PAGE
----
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Physician extenders: PAs, NPs, and…athletic trainers?

By Carolyn Rogers

Athletic trainers moving from the sidelines to the doctor’s office

These days, you’re just as likely to find an athletic trainer (AT) in an orthopaedic exam room—taking a patient’s history or applying a cast—as in a sweaty locker room.

With a growing number of orthopaedic surgeons seeking to enhance their practices through physician extenders, certified athletic trainers are stepping up to the plate.

The role of physician extender in the orthopaedic setting has expanded in recent years to include nurse practitioners, physician assistants, physical therapists, and ATs. Because physician extenders tend to be less rushed than surgeons, they have more time to spend with patients—often resulting in happier patients, greater productivity, and increased practice revenue.

Why athletic trainers?
Physicians and athletic trainers working together is a “natural fit,” says Marjorie J. Albohm, MS, ATC (Athletic Trainer, Certified)—president of the National Athletic Trainers Association (NATA).

Historically, the relationship between the orthopaedic surgeon and athletic trainer has been on the athletic sidelines, where they’ve partnered in the health care of athletes for decades. Now, that relationship is moving into the physician clinical setting as well.

“After years of working side by side on the athletic fields, orthopaedic surgeons are integrating us into their everyday practices so that all of their patients—not just athletes— can benefit from this unique team approach to health care,” Ms. Albohm says.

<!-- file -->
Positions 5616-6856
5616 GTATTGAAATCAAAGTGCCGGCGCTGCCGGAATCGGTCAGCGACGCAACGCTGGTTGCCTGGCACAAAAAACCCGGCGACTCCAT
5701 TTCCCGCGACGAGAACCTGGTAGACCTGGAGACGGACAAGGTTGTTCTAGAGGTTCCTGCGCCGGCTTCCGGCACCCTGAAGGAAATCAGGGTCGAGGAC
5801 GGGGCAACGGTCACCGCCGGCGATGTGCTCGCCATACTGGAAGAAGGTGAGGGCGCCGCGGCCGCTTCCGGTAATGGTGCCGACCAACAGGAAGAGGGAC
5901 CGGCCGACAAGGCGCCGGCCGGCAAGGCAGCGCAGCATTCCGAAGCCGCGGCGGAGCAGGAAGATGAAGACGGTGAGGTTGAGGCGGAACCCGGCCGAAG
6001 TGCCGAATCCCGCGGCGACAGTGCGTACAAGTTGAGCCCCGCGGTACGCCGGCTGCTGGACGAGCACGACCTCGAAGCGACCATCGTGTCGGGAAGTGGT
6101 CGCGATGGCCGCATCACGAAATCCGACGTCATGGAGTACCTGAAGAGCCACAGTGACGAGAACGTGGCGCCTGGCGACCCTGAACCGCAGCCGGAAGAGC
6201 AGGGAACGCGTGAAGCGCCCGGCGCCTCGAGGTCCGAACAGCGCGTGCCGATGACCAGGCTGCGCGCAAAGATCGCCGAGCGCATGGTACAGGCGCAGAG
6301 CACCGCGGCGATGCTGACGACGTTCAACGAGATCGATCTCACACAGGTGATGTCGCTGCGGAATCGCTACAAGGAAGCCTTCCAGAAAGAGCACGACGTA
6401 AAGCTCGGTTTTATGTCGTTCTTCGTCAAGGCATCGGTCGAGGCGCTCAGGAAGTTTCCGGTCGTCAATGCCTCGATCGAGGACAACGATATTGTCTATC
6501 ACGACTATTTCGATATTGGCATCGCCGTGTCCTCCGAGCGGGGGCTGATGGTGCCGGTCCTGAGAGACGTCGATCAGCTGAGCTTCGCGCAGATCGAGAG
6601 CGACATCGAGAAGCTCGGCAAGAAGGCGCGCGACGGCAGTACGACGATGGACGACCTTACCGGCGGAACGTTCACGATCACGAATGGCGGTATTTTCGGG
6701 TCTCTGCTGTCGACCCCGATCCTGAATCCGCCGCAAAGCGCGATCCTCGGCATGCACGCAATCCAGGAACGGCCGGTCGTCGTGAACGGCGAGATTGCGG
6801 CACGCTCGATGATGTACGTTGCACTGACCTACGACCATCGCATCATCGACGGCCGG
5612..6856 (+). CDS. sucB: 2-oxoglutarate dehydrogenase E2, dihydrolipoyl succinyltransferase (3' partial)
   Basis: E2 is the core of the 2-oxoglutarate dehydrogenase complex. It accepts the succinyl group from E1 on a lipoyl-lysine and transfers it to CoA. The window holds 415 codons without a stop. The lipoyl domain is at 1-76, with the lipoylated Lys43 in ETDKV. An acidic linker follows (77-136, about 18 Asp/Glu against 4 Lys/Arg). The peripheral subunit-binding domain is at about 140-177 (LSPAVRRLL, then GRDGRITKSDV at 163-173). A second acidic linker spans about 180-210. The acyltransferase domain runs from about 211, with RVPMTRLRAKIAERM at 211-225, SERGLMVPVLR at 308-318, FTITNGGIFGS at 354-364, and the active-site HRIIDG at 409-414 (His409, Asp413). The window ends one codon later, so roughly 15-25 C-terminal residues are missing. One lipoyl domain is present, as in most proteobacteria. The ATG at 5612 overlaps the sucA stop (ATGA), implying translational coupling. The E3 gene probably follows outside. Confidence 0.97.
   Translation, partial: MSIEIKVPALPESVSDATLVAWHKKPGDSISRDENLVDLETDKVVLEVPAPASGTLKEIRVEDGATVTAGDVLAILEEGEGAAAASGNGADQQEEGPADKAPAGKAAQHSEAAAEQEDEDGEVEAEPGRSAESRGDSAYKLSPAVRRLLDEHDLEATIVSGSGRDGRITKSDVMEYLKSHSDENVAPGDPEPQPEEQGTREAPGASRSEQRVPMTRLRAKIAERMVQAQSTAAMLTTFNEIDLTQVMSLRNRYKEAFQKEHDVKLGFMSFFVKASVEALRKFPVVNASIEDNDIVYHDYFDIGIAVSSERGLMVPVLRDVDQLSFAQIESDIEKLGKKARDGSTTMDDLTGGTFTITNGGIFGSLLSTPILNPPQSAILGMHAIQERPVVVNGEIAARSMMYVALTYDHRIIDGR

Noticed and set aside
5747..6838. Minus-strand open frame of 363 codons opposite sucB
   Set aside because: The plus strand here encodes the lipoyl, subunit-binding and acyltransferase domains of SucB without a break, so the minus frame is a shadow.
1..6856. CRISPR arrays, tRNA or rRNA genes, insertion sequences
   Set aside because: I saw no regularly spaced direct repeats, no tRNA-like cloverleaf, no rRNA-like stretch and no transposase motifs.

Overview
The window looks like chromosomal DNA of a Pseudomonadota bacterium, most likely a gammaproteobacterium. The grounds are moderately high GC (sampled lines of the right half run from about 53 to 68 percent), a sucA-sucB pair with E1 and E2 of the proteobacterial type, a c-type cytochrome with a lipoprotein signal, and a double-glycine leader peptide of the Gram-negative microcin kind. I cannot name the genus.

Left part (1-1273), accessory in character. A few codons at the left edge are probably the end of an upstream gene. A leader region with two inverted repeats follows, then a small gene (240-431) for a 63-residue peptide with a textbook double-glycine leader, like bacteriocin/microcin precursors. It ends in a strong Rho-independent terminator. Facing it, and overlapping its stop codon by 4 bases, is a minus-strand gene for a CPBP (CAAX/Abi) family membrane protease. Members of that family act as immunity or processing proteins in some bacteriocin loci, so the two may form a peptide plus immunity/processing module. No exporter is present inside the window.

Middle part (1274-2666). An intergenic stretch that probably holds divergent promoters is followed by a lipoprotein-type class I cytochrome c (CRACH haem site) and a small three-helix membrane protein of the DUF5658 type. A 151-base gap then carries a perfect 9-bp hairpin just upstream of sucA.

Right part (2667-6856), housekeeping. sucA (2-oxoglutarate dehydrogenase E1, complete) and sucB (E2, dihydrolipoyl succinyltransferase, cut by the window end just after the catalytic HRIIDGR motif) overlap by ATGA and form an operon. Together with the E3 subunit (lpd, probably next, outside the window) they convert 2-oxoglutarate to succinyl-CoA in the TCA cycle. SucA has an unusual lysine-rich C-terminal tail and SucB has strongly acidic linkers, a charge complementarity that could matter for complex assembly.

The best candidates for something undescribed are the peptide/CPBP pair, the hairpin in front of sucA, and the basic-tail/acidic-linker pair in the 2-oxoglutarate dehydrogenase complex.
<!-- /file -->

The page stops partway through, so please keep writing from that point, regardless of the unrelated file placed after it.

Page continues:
Although some orthopaedists have been using ATs as physician extenders for 25 years, the concept really began to grow about 10 years ago.

“In the last decade, physicians began to see the benefits of this model from the standpoint of efficiency, knowledge and experience, and patient satisfaction,” she says.

Today, the demand for ATs as physician extenders is greater than ever.

“As more physicians look to refine and enhance their clinical staff, they’re asking themselves, ‘What mix of professionals is best suited to musculoskeletal health care in my practice?’” Ms. Albohm says. “Athletic trainers are increasingly viewed as a key part of that team.”

What do ATs do?
ATs bring many skills to the table, but “triage skills, the ability to evaluate musculoskeletal injuries, and decision-making ability,” top Ms. Albohm’s list.